Seeing is a passive activity. We open our eyes to let the light rays come in, carrying all that visual information about shape and color and movement and depth. This data is transferred via the optic nerve to our brain, where the magic of human vision happens, allowing us to make sense of the images in front of our eyes.
What a beautiful design! So where does it go wrong? Most if not all vision troubles start with strain, according to Dr. Bates, the founder of natural vision improvement. We are trying to see instead of allowing ourselves to see. In doing so, we’re interfering with the delicate mechanism that provides clear sight.
If you’re listening to an orchestra, your attention naturally switches from the horns to the piccolo to the violins, appreciating the nuances of each. You’re not struggling to hear — you’re letting the wave of sound come in easily, a constantly varying stream of welcome input. Vision is like this as well. The more we try to see, the more we’re “fighting the flow”.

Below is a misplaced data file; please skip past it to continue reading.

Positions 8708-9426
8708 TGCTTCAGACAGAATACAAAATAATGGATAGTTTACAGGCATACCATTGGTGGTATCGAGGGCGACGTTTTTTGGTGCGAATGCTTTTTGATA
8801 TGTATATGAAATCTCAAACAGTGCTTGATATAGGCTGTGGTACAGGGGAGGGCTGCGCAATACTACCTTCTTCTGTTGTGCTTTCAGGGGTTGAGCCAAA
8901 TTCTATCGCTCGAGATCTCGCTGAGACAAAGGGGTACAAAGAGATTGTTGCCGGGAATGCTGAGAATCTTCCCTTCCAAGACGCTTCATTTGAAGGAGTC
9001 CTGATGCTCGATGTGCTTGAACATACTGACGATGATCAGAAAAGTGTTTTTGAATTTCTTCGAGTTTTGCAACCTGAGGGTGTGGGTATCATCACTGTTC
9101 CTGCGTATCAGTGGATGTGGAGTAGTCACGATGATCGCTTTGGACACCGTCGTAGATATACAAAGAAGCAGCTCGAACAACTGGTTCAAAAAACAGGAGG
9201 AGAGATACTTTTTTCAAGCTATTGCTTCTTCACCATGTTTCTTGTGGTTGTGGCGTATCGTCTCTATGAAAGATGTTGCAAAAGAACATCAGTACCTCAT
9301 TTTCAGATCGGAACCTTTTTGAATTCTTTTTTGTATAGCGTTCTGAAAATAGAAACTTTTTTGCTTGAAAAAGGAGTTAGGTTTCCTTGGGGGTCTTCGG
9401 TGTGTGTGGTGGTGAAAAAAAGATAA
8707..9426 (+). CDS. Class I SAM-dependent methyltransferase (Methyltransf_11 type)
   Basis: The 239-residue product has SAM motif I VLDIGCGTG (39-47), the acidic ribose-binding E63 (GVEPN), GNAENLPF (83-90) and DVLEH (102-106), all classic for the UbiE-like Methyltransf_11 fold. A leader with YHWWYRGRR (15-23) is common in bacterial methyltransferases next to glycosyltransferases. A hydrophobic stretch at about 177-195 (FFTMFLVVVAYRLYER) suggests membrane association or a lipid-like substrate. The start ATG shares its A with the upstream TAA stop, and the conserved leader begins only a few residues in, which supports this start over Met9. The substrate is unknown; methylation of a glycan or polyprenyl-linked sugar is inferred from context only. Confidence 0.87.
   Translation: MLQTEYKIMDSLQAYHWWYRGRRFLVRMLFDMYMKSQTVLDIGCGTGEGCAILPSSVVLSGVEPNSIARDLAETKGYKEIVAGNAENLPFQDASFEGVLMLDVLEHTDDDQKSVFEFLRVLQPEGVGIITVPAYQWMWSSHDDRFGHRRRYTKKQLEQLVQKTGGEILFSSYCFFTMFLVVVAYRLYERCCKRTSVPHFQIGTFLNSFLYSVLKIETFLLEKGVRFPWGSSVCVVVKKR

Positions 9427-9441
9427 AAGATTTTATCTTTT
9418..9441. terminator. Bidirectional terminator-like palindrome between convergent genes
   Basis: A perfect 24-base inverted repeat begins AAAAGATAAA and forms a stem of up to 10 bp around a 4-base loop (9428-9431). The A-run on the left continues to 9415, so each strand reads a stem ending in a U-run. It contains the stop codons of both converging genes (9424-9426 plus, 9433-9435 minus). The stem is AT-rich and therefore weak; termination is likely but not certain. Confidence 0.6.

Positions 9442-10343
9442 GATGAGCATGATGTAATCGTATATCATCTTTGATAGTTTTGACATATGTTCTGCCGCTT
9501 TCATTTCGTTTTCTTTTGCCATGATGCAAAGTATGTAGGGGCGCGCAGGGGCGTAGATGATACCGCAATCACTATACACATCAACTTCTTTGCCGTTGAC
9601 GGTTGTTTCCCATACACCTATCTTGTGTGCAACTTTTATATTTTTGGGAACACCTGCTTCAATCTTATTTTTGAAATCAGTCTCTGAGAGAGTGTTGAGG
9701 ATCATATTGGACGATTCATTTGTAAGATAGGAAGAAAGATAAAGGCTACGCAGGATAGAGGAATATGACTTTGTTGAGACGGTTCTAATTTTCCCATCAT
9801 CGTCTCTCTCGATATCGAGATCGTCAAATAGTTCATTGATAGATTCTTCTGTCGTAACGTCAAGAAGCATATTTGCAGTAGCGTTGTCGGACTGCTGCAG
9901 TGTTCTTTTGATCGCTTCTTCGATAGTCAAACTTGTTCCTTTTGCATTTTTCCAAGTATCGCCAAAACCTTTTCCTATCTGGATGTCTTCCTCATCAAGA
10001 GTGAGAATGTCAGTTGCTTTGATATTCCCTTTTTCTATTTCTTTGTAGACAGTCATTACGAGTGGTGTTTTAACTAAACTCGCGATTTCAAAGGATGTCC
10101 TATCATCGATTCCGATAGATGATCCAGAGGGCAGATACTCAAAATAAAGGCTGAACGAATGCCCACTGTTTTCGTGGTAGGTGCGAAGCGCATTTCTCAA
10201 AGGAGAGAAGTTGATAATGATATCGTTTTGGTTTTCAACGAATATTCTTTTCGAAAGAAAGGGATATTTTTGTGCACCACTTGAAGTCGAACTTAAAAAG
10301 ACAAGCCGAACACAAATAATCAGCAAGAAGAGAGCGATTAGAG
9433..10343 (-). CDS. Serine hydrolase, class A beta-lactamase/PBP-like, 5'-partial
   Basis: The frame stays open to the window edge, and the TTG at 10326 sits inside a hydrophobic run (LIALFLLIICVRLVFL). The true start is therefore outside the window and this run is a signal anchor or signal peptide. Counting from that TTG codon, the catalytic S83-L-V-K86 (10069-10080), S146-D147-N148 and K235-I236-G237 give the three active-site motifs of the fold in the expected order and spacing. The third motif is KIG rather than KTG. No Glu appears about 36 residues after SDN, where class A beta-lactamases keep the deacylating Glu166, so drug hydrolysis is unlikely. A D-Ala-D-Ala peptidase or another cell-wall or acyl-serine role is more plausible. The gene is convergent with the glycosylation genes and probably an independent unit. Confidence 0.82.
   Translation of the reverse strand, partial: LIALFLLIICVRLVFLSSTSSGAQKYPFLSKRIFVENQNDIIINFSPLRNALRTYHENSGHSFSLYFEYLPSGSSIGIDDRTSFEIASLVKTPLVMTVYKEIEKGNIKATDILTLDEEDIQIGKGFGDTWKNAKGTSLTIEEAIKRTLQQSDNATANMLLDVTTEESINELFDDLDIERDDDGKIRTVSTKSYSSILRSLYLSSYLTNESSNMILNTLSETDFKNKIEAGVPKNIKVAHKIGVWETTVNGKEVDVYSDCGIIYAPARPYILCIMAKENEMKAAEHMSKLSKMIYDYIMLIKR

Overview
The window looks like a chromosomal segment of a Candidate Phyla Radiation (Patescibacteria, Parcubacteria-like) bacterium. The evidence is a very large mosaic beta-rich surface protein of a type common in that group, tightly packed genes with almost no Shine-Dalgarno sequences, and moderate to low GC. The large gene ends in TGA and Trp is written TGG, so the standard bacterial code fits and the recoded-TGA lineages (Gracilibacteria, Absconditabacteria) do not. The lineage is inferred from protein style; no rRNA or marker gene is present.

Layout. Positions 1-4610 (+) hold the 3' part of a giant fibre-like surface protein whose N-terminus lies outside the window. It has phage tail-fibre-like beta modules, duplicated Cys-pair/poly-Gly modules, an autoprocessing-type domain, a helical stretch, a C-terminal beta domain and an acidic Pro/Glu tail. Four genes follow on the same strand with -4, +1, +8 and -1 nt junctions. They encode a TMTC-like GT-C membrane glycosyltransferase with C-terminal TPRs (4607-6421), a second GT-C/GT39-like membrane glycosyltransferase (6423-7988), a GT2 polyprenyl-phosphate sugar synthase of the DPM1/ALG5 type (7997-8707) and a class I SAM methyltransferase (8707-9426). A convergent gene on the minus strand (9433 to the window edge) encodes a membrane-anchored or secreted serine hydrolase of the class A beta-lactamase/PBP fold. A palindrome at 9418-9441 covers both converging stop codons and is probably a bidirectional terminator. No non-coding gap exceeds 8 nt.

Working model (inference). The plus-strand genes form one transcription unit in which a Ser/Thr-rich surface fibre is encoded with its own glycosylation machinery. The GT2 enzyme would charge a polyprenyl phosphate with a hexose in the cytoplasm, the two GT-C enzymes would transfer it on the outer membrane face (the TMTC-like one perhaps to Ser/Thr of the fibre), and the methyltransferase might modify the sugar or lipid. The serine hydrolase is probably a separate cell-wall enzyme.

As you read these words, do your eyes and face and shoulders and neck feel relaxed? Are you peaceful, or rushing? Visual strain is also mental strain. Think about a time when you fully enjoyed what you saw, whether that was printed words generating mental pictures, or a nature scene. You could see more clearly than usual because you were relaxed!
Try welcoming the gift of sight rather than struggling so hard to obtain it. Breathe a little more deeply. Relax your shoulders. Give yourself a few minutes to just look, to notice, and to see. We’ve gotten the wrong message that everything worthwhile requires hard work. For a moment, pretend you’re an artist, seeing everything in your surroundings as beauty, even that ordinary pen on your desk. Let yourself receive!
Latest posts by Nancy (see all)
- Optimums And Pessimums: Do We See Better What Makes Us Happy? - November 22, 2018
- Driving In Fog - October 19, 2018
- Too Much Is Coming At Me! - September 3, 2018